What we do

What we do
SANCCOB is involved in numerous marine conservation projects, many of them in collaboration with our partners in conservation, locally and internationally. All our projects strive to contribute towards healthy, wild seabird populations through rehabilitation and research, and by raising awareness of marine life and the environment it depends on.



ick and injured seabirds are either collected by SANCCOB staff following notifications from the public … or brought directly to one of our Centres by a member of the public. We also work with SANParks, CapeNature and Robben Island Museum Colony Managers who monitor established seabird nesting sites and identify abandoned chicks and eggs. In emergency situations, such as a major oil spill, our 24 hour rescue service is augmented by teams of trained volunteers.

Once admitted to one of our centres, staff stabilise, diagnose and treat the bird. Diagnostic tools include clinical examination, clinical chemistry, haematology, radiography, endoscopy and various other tests. Our Cape Town centre has an operating theatre with an X-ray facility, suction unit and anaesthetic machine, whilst the Eastern Cape centre makes use of an external veterinary practice. We are able to treat a wide variety of cases, including lung and air sac infections, fractured limbs, lacerations, bite wounds, eye problems and systemic diseases.

Both centres are well equipped with an admissions room, intensive care unit (ICU) for severely sick birds, pen areas to accommodate birds that are progressing well through the rehabilitation process, non-releasable bird area, exercise pools, food preparation and aviary pens, post-mortem room, surgery and washing area for oiled birds.

The rehabilitation process is largely dependent on the individual bird and its diagnosis; but generally follows a specific feeding, swimming, medication and treatment schedule for each seabird patient. Depending on the nature of injury, or illness, birds usually spend between 4-16 weeks undergoing rehabilitation before being released back into the wild. During their rehabilitation, staff evaluate the birds weekly on their health, blood results, weight and the waterproofing on their feathers. Prior to release, each penguin receives an implanted transponder which is injected under their skin and is used for research and monitoring purposes post-release. African penguins that meet SANCCOB’s criteria are released weekly into an existing colony, where our volunteers usually get the opportunity to enjoy the fruits of their labour and send the birds back where they belong.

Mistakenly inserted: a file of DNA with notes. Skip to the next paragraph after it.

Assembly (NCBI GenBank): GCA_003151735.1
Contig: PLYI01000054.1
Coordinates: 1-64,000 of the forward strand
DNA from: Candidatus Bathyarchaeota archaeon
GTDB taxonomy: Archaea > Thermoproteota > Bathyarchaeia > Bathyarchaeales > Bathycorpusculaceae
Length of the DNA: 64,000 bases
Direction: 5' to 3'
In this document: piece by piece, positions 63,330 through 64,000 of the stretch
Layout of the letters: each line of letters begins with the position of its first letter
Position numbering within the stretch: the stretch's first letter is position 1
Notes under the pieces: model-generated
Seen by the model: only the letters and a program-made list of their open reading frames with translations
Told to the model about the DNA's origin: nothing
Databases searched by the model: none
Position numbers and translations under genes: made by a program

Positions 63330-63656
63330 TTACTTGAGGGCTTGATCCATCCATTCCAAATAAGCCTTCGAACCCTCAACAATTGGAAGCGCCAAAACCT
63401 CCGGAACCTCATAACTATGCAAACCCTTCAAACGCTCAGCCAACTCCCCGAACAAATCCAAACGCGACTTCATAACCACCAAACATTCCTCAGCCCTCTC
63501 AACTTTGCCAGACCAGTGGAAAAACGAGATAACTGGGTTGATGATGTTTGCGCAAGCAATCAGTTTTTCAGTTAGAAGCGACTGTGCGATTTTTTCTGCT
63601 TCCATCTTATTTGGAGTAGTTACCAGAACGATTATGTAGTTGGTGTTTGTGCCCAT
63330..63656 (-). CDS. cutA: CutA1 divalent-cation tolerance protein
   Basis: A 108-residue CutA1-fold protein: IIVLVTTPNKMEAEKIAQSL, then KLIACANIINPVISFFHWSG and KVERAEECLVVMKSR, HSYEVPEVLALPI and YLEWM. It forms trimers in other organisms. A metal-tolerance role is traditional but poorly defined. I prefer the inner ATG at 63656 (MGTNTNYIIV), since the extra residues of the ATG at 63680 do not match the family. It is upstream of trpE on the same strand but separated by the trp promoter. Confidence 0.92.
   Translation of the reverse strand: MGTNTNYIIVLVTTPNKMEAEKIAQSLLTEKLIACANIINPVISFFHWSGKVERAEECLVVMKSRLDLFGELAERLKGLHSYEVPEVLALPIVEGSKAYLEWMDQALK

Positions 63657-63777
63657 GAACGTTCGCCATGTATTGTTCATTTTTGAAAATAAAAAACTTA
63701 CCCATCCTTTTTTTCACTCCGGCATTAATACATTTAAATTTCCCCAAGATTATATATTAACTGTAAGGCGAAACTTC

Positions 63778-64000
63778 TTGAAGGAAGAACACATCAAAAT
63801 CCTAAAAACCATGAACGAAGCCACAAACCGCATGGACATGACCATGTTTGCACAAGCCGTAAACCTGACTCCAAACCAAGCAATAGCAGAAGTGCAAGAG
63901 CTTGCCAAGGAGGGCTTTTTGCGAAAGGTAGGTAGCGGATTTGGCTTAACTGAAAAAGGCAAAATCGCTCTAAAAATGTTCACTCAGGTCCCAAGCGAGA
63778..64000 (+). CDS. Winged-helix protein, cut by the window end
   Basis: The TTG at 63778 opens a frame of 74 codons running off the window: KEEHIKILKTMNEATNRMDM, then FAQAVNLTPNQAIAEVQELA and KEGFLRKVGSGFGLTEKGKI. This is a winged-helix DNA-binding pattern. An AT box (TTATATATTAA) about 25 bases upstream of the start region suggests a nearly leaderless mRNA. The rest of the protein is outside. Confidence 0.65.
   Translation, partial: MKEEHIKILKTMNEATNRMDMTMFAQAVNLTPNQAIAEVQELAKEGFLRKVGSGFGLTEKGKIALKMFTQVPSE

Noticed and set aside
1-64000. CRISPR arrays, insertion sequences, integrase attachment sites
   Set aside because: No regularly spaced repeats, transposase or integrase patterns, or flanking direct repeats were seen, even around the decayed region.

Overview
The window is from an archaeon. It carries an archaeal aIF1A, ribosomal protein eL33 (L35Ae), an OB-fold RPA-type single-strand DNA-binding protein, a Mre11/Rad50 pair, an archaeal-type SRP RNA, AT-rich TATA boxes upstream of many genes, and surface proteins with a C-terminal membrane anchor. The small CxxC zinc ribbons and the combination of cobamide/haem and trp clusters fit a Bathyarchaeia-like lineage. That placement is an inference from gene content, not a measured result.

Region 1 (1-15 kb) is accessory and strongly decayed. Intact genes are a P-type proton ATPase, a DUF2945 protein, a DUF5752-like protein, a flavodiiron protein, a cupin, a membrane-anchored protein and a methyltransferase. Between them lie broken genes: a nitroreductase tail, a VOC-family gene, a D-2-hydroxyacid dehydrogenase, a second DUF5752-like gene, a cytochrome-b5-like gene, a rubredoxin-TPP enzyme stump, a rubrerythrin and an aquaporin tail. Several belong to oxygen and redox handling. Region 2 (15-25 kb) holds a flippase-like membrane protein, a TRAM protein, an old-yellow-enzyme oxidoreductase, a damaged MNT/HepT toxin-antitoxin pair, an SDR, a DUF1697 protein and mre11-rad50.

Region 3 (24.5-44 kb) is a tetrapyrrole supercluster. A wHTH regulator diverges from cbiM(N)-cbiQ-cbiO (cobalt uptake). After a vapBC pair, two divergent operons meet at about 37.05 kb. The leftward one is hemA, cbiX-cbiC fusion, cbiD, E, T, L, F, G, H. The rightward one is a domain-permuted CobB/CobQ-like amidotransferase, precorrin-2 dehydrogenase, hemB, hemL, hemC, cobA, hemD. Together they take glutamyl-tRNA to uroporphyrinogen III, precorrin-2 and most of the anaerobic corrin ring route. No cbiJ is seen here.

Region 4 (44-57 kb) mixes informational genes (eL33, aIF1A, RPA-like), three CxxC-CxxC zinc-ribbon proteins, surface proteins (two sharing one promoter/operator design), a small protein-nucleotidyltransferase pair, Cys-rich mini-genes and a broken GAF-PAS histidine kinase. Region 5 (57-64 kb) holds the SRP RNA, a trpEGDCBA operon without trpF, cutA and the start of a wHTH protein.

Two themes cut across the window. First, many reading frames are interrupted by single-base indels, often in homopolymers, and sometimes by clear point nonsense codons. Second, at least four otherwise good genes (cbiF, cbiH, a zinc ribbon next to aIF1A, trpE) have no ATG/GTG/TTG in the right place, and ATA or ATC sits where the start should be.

In the case of a mortality or death on arrival, a post-mortem is performed to assess cause of death, to further disease-related studies and to gain understanding of causes of mortality in the wild.


This multi-partner project contributes towards saving the endangered African penguin, through hand-rearing abandoned and weak chicks, and rearing chicks from eggs. In addition, it forms a critical part of the African penguin Biodiversity Management Plan, which sets out the South African conservation strategy for the species. The hand-rearing of orphaned chicks has been identified as an essential and successful component of bolstering the wild population.

Since the project’s inception in 2006, SANCCOB has successfully released more than 7,000 chicks back into the wild. Independent research confirms that the survival rates for these hand-reared African penguins are similar to that of naturally-reared birds, making it an effective conservation intervention.